Kiwis are heavy nitrogen feeders, and if the plant is not getting enough nitrogen, then the yellowing is a sign. You will need to apply a lot of nitrogen fertilizer during the first half of the growing season. You can spread grapefruit and avocado tree manure on the soil around the vine in early spring, but you will need to add more in early summer. Mulching with organic matter can also help yellow Kiwi plants to turn yellow. Well-decomposed manure or fertilizer on the soil will provide a constant nitrogen supply. Prevent mulch from touching stems or foliage. 

Step 9: How to prevent fruit drop on Kiwi plants

Like all fruits, Kiwi vines can experience immature fruit drops. The two main reasons for fruit peeling in Kiwis are water pressure and poor or lack of pollination. You should reap a total harvest of fully ripe fruit if you pay close attention to these two things when growing and caring for your Kiwi plants. The Kiwi fruit drop is the advice of many Kiwi growers. Kiwi fruit drop occurs mainly with the external environment, nutrition accumulation and distribution, and pollination.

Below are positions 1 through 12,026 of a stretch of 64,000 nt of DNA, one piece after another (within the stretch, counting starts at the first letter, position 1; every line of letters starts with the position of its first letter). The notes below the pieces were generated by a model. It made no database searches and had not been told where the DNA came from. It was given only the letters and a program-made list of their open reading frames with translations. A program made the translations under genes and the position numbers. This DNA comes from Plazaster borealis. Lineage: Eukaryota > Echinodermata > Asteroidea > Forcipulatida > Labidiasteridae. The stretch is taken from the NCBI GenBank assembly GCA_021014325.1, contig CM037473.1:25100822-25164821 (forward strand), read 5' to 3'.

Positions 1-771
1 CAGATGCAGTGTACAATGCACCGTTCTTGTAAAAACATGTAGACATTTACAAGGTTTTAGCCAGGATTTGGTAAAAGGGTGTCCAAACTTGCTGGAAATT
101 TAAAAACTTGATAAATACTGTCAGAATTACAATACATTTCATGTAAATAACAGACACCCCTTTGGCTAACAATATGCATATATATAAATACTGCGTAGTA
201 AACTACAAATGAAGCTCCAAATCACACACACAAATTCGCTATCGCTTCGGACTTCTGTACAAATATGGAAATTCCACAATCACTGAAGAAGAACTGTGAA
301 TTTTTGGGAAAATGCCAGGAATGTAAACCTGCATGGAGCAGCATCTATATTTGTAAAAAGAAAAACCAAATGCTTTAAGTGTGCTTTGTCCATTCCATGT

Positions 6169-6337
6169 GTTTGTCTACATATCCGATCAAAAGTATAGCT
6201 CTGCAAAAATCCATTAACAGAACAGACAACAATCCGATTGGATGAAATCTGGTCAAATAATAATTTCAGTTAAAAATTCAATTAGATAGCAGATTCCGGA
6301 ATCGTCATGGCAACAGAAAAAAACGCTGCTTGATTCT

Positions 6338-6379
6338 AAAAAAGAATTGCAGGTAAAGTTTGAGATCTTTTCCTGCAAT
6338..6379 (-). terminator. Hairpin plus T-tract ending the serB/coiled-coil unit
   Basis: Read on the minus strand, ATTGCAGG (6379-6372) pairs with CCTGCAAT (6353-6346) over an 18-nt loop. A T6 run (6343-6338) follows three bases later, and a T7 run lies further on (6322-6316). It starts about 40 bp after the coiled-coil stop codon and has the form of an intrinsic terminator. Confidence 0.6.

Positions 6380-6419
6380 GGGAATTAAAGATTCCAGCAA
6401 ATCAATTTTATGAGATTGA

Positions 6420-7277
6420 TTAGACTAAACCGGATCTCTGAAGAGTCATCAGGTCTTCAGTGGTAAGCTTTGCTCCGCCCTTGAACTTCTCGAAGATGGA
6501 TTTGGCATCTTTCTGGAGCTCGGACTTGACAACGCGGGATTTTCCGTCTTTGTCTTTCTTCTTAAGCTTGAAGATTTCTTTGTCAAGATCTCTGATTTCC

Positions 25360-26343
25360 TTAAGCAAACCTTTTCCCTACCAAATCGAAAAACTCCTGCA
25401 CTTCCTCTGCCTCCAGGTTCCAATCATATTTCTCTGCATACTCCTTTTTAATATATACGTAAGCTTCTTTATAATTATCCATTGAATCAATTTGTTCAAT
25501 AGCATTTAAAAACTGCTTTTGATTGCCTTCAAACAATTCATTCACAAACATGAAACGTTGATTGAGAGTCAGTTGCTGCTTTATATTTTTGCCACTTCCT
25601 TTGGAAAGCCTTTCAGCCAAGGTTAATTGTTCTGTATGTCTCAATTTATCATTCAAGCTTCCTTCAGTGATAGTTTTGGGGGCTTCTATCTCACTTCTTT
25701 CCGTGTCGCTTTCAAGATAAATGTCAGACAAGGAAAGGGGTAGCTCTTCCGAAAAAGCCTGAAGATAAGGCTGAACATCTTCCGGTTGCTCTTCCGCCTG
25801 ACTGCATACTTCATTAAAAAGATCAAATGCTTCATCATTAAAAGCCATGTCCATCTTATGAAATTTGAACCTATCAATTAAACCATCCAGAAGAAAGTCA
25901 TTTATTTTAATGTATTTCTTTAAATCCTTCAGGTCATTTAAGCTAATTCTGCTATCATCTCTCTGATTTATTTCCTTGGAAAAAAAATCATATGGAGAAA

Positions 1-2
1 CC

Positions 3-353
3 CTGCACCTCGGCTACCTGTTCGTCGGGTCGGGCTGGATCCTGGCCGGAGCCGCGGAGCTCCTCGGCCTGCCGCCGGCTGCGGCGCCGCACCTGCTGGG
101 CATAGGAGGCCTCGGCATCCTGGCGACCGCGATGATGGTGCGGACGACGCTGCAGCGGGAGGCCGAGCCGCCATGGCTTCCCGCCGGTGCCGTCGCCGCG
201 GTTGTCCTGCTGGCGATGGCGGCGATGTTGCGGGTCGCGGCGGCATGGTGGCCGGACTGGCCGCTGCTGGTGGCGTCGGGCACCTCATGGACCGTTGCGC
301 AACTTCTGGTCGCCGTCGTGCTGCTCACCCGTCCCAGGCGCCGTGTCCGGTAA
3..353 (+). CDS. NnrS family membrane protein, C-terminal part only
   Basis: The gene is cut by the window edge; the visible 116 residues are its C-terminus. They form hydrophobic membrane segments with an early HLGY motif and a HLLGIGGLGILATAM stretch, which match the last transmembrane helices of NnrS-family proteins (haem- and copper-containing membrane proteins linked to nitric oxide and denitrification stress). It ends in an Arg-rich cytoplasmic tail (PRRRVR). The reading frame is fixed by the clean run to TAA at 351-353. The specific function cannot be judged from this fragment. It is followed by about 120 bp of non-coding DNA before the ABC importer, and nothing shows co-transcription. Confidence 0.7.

Step 10: Irrigation for healthy plant growth

Irrigation is essential to keep the vines growing and productive and maximize fruit size. Water taken by the Kiwi fruit vine is lost through transpiration, a process by which the water vapor in the plants is transferred to the air. The plant uses only a small part. Water and some nutrients are absorbed from the roots and transmitted through the plant. Water evaporates inside the leaves and is transferred through the stomata or pores in the leaves.

The surface area of ​​a mature vine canopy is approximately 75 to 125 square feet, so too much water can be lost through crop transport. The water requirement will also depend on several factors, including the weather, the age of the plants, the type of Kiwi fruit, cultivation, soil conditions, and cultural practices. Irrigation should be provided in September-October when the fruits are in the early growth stage.

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Kiwi Farm
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Irrigation at intervals of 10-15 days is beneficial for the healthy development of plants and fruits. Kiwi fruit production requires a good supply of good quality water. Water should be available during the growing season, either by rain or irrigation. The need for water depends on the climate, the age of the plants, and the irrigation method. Plants need water in dry weather. But too much water is bad for the Kiwi plant. It will ensure the healthy growth of the Kiwi fruit plant. 

Step 11: Reasons for Kiwi plan not blooming